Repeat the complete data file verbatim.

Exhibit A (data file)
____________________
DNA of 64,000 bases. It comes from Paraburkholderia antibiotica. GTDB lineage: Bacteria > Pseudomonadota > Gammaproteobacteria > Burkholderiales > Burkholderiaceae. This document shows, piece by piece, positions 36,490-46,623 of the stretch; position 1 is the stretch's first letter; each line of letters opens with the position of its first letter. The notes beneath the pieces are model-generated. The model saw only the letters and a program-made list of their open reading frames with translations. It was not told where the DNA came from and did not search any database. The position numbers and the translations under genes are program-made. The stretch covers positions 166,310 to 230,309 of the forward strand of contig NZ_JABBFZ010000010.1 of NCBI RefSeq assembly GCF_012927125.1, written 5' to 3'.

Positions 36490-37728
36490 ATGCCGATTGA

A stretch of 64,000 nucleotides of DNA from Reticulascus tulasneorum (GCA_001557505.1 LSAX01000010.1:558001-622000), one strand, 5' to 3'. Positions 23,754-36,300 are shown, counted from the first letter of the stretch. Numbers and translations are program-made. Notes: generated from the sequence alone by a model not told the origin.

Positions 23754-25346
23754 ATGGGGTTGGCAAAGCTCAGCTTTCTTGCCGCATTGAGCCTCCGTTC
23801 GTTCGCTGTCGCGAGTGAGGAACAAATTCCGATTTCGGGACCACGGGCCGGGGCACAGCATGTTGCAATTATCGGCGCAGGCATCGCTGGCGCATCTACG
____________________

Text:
DNA of 64,000 bases. It comes from Paraburkholderia antibiotica. GTDB lineage: Bacteria > Pseudomonadota > Gammaproteobacteria > Burkholderiales > Burkholderiaceae. This document shows, piece by piece, positions 36,490-46,623 of the stretch; position 1 is the stretch's first letter; each line of letters opens with the position of its first letter. The notes beneath the pieces are model-generated. The model saw only the letters and a program-made list of their open reading frames with translations. It was not told where the DNA came from and did not search any database. The position numbers and the translations under genes are program-made. The stretch covers positions 166,310 to 230,309 of the forward strand of contig NZ_JABBFZ010000010.1 of NCBI RefSeq assembly GCF_012927125.1, written 5' to 3'.

Positions 36490-37728
36490 ATGCCGATTGA

A stretch of 64,000 nucleotides of DNA from Reticulascus tulasneorum (GCA_001557505.1 LSAX01000010.1:558001-622000), one strand, 5' to 3'. Positions 23,754-36,300 are shown, counted from the first letter of the stretch. Numbers and translations are program-made. Notes: generated from the sequence alone by a model not told the origin.

Positions 23754-25346
23754 ATGGGGTTGGCAAAGCTCAGCTTTCTTGCCGCATTGAGCCTCCGTTC
23801 GTTCGCTGTCGCGAGTGAGGAACAAATTCCGATTTCGGGACCACGGGCCGGGGCACAGCATGTTGCAATTATCGGCGCAGGCATCGCTGGCGCATCTACG